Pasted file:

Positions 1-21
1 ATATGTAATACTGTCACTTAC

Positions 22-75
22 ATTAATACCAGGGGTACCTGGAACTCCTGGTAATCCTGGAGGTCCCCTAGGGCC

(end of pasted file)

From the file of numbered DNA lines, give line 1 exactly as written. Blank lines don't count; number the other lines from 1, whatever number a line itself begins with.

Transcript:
Positions 1-21